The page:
Tag: russian revolution

A timely rescued song

16 April, 2022 · Music

Отава Ё
Отава Ё

During the last two months the crackdown on anti-militarism in Russia has been systematic and forceful. In this leaden atmosphere practically nothing creeps in and becomes visible beyond very narrow circles. And yet, little things, some songs for instance, work as nods showing that under the apparent calm of police control and suppression, more embers are smoldering than it may seem at first glance.

The Third International and cooperatives

17 December, 2021 · History

Poster of the third Congress of the International
Poster of the third Congress of the International

The Third International, from the experience of the russian revolution, was the first to address the role of cooperatives in a revolutionary phase.

Housing and Urban Planning during the Russian Revolution

6 June, 2021 · History

Housing and Urban Planning during the Russian Revolution
Housing and Urban Planning during the Russian Revolution

The Russian Revolution confronted the issue of housing, gave rise to the greatest social experimentation ever seen by workers on collective and communal ways of living and working, and very soon had to address the transformation of urban space in order to push forward the revolution of social space that was in its perspective.

Scientific organization of labor and the Russian Revolution

17 April, 2021 · History

Whole Russia Congress of Factory Committees, 1919
Whole Russia Congress of Factory Committees, 1919

At the height of the Russian Revolution, as the working class wielded political power for the first time and hundreds of thousands of workers were experimenting with new forms of collective labor, Taylorism and the scientific organization of labor raised debates that were only partly resolved historically: Are the techniques of scientific organization of labor necessarily alienating and do they necessarily increase exploitation? Is their scientific foundation correct? Is there anything rescuable in them?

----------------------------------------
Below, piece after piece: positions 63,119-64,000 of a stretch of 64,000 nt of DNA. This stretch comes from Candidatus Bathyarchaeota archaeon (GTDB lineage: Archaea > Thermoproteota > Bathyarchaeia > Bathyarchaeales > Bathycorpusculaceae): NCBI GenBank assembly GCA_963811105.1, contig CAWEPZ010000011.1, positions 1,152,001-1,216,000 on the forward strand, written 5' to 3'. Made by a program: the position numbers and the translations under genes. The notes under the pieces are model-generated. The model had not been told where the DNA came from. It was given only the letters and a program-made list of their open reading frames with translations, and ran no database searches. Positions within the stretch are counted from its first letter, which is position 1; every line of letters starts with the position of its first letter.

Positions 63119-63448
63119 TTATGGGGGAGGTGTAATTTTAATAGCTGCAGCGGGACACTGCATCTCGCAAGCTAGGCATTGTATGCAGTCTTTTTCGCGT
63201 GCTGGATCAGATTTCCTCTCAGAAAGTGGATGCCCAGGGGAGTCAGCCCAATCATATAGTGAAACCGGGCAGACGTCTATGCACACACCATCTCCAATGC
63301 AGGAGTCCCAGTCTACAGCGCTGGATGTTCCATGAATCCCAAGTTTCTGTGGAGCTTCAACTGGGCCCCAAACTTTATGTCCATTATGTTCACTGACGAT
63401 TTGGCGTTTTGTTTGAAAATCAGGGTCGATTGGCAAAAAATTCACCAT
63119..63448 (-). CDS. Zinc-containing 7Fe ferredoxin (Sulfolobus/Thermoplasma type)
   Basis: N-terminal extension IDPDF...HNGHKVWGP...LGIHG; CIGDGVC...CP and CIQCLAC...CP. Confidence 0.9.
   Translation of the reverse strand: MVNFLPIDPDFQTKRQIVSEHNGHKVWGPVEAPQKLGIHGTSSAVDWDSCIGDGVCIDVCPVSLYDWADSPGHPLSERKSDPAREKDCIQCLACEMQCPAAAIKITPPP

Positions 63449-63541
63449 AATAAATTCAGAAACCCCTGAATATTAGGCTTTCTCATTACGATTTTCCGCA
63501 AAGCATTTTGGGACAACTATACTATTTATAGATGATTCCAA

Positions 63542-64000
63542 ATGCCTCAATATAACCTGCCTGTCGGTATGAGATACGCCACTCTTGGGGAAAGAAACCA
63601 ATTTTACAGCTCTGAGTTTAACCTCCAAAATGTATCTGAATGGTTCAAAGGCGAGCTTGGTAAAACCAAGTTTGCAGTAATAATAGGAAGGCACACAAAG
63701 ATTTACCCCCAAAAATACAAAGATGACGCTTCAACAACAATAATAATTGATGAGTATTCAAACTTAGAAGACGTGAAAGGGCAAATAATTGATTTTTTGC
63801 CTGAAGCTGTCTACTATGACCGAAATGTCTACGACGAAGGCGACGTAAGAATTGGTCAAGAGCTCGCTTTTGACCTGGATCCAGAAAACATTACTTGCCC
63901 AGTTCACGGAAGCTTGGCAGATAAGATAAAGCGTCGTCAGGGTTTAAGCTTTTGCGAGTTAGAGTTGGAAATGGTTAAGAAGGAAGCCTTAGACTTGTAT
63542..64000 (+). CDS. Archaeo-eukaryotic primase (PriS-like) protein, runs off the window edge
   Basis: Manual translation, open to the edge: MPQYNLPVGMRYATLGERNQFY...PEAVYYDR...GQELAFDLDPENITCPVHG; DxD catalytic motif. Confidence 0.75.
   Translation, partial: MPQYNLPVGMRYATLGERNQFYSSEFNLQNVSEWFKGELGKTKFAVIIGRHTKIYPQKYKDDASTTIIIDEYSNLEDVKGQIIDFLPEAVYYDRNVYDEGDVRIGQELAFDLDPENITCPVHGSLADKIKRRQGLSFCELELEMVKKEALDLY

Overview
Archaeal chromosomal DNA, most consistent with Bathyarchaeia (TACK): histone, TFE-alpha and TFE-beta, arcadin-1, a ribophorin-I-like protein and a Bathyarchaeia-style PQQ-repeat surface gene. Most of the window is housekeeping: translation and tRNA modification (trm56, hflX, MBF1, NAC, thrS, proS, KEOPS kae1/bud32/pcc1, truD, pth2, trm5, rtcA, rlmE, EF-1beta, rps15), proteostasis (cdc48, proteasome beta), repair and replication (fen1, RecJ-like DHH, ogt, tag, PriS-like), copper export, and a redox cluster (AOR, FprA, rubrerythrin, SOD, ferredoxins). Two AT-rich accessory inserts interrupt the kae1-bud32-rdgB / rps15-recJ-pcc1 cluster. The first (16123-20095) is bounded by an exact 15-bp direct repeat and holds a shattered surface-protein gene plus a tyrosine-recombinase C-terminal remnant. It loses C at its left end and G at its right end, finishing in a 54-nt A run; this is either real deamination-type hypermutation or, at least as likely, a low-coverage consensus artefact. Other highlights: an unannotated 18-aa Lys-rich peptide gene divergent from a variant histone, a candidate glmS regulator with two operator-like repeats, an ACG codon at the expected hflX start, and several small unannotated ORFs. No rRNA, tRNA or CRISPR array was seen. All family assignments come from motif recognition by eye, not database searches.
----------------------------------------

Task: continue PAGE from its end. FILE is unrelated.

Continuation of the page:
Forests and the Revolution

23 March, 2021 · History

forests russian revolution

Many decades before the emergence of environmentalism, the first extensive experience of workers’ power, the Russian Revolution, featured a strong policy on forests and revolutionary plans for wilderness. The soviets discovered from the first moment, however, that Nature is not a minor battlefield in the class struggle.

Wu Ming’s “Proletkult”

13 February, 2021 · Literature

The premise was as appealing as it could be: retelling Bogdanov’s Red Star amid the 1917 revolution. The main character, Leonid, actually a surrogate for Bogdanov himself, would have had a daughter in the communist Mars. The young woman comes back to look for him in the midst of the world revolution. But no. We discover that the plot begins in 1927, in the midst of the Stalinist counterrevolution, shortly before the killing and purging of the generation that had carried out the revolution. And that the authors replace historical context with a jumble, a tangle even, of prejudices and distortions… A tngle that is anything but innocent.

It wasn’t co-living, it was something much better

3 February, 2021 · History

Articles promoting co-living are popping up in the press. They specifically target young workers (no students allowed, as pointed out by TeleMadrid) and sell a way of life based on an idea of community offering the promise of overcoming isolation and atomization. In reality: shared apartments with minimal individual spaces at prices which not long ago would have been charged for a family house; housing precariousness beyond the mini-house level based on a false collectivist bond and commodified interpersonal relationships. These are certainly similar to the oppressive and miserable stalinist komunalkas which are also now coming back, but light years away from the collective and communal housing movements of the workers’ movement up to and during the Russian Revolution.

Towards a communist conception of education

21 November, 2020 · History

The world Revolution and the Soviet takeover of Russia briefly opened a period in which a whole universe of human needs was expressed and knowledge developed in a new way. It radically changed, among other things, the conception of learning and childhood.